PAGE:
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I have this peace of code :

String query = "SELECT * FROM utilisateurs WHERE pseudo = '" +  pseudo.getText()+ "' AND password = '" + new String(password.getPassword()) + "'";

My question is : isn't there any other method to concat these variables with the string ?

In C# I was using the method String.Format() method as :

String query = String.Format("SELECT * FROM utilisateurs WHERE pseudo = '{0}' AND password = '{1}'", pseudo.getText(), new String(password.getPassword()));
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5  
String.format :) –  sp00m May 14 '13 at 20:49
14  
First, yes. There's a way. Second, don't do this with SQL. Use PreparedStatement instead. –  Makoto May 14 '13 at 20:50
    
@Makoto how can I use PreparedStatement in java ? –  Azer Rtyu May 14 '13 at 20:52
3  
Also, hash and salt your passwords. Do not store plaintext passwords in databases. –  hertzsprung May 14 '13 at 20:53
3  
Your SQL query appears vulnerable to injection attacks. –  Esoteric Screen Name May 14 '13 at 20:54

4 Answers 4

up vote 14 down vote accepted

String.format() can be used to format Strings, Javadoc.

public static String format(String format, Object... args)

Returns a formatted string using the specified format string and arguments.

However when it comes to building SQL query strings the preferred way is to use PreparedStatement (Javadoc) as it:

  • protects you from SQL injection
  • allows the database to cache your query (build the query plan once)

Your code using a PreparedStatement might look like below:

final PreparedStatement pstmt = con.prepareStatement(
    "SELECT * FROM utilisateurs WHERE pseudo = ? AND password = ?");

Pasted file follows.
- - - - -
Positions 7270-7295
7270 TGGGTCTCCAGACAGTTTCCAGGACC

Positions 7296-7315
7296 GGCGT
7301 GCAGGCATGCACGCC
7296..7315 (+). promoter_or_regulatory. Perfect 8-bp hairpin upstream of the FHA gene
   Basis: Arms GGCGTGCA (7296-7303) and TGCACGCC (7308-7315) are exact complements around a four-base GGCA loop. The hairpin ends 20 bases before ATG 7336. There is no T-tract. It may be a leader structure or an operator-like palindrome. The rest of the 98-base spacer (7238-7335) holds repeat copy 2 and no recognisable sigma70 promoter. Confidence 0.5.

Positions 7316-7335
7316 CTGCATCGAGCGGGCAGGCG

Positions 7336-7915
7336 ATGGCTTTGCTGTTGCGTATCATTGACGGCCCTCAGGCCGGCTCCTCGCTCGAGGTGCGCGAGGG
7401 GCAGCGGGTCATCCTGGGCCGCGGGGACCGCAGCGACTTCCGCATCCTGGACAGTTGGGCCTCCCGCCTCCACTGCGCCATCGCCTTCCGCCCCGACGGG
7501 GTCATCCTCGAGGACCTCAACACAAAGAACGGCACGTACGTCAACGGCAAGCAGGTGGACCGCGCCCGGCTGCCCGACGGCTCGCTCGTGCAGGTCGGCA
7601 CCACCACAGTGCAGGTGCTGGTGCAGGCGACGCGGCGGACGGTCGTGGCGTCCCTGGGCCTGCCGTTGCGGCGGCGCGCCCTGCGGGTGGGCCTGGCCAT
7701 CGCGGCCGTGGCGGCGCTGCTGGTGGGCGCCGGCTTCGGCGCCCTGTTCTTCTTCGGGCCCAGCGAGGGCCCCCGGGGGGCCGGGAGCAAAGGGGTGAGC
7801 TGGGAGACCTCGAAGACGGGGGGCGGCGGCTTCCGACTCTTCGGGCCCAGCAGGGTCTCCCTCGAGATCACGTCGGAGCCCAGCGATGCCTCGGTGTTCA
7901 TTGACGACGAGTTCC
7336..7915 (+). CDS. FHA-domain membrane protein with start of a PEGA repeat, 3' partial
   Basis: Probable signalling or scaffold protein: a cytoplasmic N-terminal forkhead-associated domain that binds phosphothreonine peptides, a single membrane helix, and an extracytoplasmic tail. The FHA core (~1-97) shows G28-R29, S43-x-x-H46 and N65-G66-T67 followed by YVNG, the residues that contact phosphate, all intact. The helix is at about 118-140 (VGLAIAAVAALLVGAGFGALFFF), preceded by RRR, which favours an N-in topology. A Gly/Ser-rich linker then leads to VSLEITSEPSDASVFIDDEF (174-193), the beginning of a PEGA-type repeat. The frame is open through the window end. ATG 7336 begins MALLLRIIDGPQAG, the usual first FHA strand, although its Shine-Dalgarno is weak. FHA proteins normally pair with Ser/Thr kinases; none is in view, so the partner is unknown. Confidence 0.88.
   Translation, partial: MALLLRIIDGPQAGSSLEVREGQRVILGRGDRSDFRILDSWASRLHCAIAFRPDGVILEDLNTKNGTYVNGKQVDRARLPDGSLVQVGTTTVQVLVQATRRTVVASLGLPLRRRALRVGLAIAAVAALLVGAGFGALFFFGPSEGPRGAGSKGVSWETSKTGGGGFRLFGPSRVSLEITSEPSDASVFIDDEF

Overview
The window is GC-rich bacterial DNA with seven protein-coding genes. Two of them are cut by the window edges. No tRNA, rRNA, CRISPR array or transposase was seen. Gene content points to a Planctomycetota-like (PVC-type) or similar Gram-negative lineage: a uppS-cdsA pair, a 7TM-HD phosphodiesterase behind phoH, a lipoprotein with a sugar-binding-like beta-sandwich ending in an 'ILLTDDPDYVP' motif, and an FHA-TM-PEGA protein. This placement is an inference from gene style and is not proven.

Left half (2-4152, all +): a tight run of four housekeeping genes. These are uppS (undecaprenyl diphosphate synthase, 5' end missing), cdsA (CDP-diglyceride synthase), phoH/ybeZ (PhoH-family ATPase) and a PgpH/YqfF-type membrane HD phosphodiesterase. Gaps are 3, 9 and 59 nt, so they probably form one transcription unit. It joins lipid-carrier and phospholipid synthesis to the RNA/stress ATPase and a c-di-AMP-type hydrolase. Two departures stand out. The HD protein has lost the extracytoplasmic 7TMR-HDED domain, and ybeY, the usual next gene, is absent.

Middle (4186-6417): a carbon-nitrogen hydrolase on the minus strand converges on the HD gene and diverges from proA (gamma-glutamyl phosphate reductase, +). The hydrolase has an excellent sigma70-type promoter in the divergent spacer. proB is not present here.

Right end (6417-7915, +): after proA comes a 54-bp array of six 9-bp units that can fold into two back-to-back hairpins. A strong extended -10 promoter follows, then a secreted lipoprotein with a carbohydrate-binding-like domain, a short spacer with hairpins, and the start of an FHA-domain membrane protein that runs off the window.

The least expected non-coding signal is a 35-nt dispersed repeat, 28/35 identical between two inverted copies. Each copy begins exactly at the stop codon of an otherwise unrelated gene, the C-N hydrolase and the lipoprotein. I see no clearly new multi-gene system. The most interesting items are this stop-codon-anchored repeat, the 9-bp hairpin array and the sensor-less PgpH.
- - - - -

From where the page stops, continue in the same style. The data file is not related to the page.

pstmt.setString(1, pseudo.getText());
pstmt.setString(2, new String(password.getPassword()));
final ResultSet rs = pstmt.executeQuery();
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okey, but when I used the query as a string, I used ResultSet result = st.executeQuery(query); to execute it, how can I excute that query if I used PreparedStatement ? –  Azer Rtyu May 14 '13 at 21:07
    
Call executeQuery() on the PreparedStatement instance (updated the code snippet). –  Adam Siemion May 14 '13 at 21:12

As others have said, String.format is the direct equivalent, but you should use a PreparedStatement instead. From the documentation:

In the following example of setting a parameter, con represents an active connection:

PreparedStatement pstmt = con.prepareStatement("UPDATE EMPLOYEES
                                  SET SALARY = ? WHERE ID = ?");
pstmt.setBigDecimal(1, 153833.00)
pstmt.setInt(2, 110592)

Using a PreparedStatement instead of String.format will protect your code from SQL injection.

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Java has similar method to format your strings. String.format()

However, if you choose to use PreparedStatement, you can read the documentation here

From the documentation:

PreparedStatement pstmt = con.prepareStatement("UPDATE EMPLOYEES SET SALARY = ? WHERE ID = ?");
pstmt.setBigDecimal(1, 153833.00)
pstmt.setInt(2, 110592)
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To answer your question directly, as others have mentioned as well, use String.Format, here is a good resource for that: How to use java.String.format?.

However, in this particular example, the real answer is not to do string substitution, but to use arguments in the SQL statement.

Something like:

query = 
String query = "SELECT * FROM utilisateurs WHERE pseudo = ? AND password = ?";
PreparedStatement ps = connection.prepareStatement(query);
ps.setString(1, pseudo.getText());
ps.setString(2, password.getPassword());
ResultSet rs = ps.executeQuery();
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